To not be ashamed means that we will speak about Jesus to others. Speaking about Jesus often brings suffering. Almost every page of the book of Acts has the mention of suffering for God’s people. When the gospel is preached, suffering takes place.
Two-thirds of the world's population -- more than 4.4 billion people live in countries where the gospel is restricted. To say Jesus is your treasure where two-thirds of the people in the world live requires suffering.
Jesus warns us of this reality:
Why does God allow His children to suffer when they share the truth about Jesus? Why doesn’t God reward those who share the gospel? Why is it that the apostles were killed?
Suffering for the sake of possessing something is an expression of its value. Some people spend an evening waiting in the cold outside of a store waiting for the Black Friday sales because they value a deal. There are people in China that sell a kidney to get money for an iPhone. People will do stupid things just to get noticed because they value popularity.
We’ve all seen movies where a man willingly embarrasses himself while crying out, “I love you.” Or, how military men suffer for the sake of their country. Or, the woman who works three jobs so her child son can go to college and pursue a career.
We desire Jesus as our eternal Husband. He is supremely valuable. When we know Christ, we are willing to persevere through the troubles of this world, knowing that Jesus is our reward.
Our Scripture reading today is chosen because it expresses suffering for the sake of Christ. Paul speaks about the surpassing value of Jesus. Jesus is his treasure.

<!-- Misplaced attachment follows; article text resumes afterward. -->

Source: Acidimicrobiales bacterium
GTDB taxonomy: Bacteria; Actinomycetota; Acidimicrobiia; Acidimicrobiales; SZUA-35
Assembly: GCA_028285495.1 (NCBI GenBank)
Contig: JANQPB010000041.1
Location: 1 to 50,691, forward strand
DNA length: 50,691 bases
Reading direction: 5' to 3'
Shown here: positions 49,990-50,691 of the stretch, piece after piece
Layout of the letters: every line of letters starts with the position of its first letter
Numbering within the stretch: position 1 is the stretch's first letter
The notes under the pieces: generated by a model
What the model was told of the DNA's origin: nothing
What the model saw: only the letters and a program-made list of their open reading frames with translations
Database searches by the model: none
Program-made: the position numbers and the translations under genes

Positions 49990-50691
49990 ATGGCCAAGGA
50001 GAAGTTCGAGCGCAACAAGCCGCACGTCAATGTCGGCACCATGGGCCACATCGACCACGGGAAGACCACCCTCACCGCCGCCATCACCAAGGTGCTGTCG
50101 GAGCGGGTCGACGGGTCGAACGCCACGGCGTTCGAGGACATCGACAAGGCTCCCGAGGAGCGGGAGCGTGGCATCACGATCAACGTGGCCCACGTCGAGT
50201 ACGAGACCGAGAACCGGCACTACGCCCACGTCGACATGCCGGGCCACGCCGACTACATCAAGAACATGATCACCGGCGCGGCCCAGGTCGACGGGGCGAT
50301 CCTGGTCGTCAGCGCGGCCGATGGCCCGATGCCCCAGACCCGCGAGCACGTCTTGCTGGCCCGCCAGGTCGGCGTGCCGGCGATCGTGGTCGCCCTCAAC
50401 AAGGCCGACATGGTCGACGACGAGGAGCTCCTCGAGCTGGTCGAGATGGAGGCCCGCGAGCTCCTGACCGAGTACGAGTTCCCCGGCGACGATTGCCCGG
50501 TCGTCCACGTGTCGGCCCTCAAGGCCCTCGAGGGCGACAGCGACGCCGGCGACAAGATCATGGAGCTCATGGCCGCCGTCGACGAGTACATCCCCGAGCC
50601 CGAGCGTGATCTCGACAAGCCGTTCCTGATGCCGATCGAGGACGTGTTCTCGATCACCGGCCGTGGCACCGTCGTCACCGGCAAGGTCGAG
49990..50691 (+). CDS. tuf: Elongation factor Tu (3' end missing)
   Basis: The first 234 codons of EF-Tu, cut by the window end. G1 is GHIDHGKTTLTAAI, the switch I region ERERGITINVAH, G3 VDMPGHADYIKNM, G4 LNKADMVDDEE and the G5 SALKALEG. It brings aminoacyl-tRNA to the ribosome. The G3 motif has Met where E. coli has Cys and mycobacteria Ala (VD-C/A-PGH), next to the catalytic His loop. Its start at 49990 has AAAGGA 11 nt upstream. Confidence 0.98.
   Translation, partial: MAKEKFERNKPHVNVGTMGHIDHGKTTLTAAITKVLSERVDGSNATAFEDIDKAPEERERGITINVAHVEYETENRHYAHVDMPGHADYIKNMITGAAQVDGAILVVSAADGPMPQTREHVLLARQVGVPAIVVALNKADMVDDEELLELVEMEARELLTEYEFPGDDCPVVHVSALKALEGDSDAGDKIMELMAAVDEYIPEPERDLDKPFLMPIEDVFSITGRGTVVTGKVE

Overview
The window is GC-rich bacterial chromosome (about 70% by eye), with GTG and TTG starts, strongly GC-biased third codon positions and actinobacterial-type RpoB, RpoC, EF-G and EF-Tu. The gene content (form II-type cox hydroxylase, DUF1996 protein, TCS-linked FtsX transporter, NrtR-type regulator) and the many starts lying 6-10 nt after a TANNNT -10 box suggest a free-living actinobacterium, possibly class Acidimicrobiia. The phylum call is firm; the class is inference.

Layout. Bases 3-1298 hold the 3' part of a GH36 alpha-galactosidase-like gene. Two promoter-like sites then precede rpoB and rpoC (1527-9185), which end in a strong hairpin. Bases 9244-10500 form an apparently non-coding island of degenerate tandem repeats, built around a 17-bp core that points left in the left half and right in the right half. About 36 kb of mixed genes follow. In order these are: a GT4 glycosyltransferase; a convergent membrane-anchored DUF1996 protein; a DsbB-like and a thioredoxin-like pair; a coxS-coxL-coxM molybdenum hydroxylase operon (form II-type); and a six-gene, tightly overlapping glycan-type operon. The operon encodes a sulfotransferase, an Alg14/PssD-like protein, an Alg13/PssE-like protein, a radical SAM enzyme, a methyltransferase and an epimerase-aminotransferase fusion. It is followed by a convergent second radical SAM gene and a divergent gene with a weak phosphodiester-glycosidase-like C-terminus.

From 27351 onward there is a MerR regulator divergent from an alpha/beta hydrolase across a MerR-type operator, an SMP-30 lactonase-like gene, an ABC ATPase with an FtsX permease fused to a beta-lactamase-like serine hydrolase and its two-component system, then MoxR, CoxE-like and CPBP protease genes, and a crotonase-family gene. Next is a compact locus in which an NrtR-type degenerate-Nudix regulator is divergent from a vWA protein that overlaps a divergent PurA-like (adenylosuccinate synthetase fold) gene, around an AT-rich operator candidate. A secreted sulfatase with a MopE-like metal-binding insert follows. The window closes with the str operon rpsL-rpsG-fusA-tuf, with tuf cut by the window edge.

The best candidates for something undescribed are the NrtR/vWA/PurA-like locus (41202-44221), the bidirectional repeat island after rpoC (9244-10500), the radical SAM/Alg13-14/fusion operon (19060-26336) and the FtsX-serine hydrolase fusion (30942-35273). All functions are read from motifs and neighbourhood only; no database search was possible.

In that passage, The Apostle Paul says that what used to be valuable; he now counts it as loss. Everything in this world is rubbish and in comparison to knowing Christ.
Paul is willing to deny himself, pick up his cross, and let go of this world to receive the righteousness gained by faith in Christ.
Having fellowship with Jesus in His sufferings and taking part in death for His namesake, is an incomparable price to pay in order to receive the resurrection from the dead (Philippians 3:7-11).
Persecution for sharing the gospel is infinitesimal compared with living with perfect joy in the presence of our Savior and King. We never hunger or thirst because the Bread of Life and source of Living Water belongs to us. We never have pain because the Great Physician is our Bridegroom. We never die because we belong to the one who is the Resurrection and the Life. Jesus is the fulfillment of our hopes and dreams; of course, He is worth our suffering! Yes, we will deny ourselves, pick up our cross, and follow Him.
Following Jesus is to live in a way that proves He is our most valuable treasure. Treasure the suffering Messiah as supremely valuable over all things, including life itself.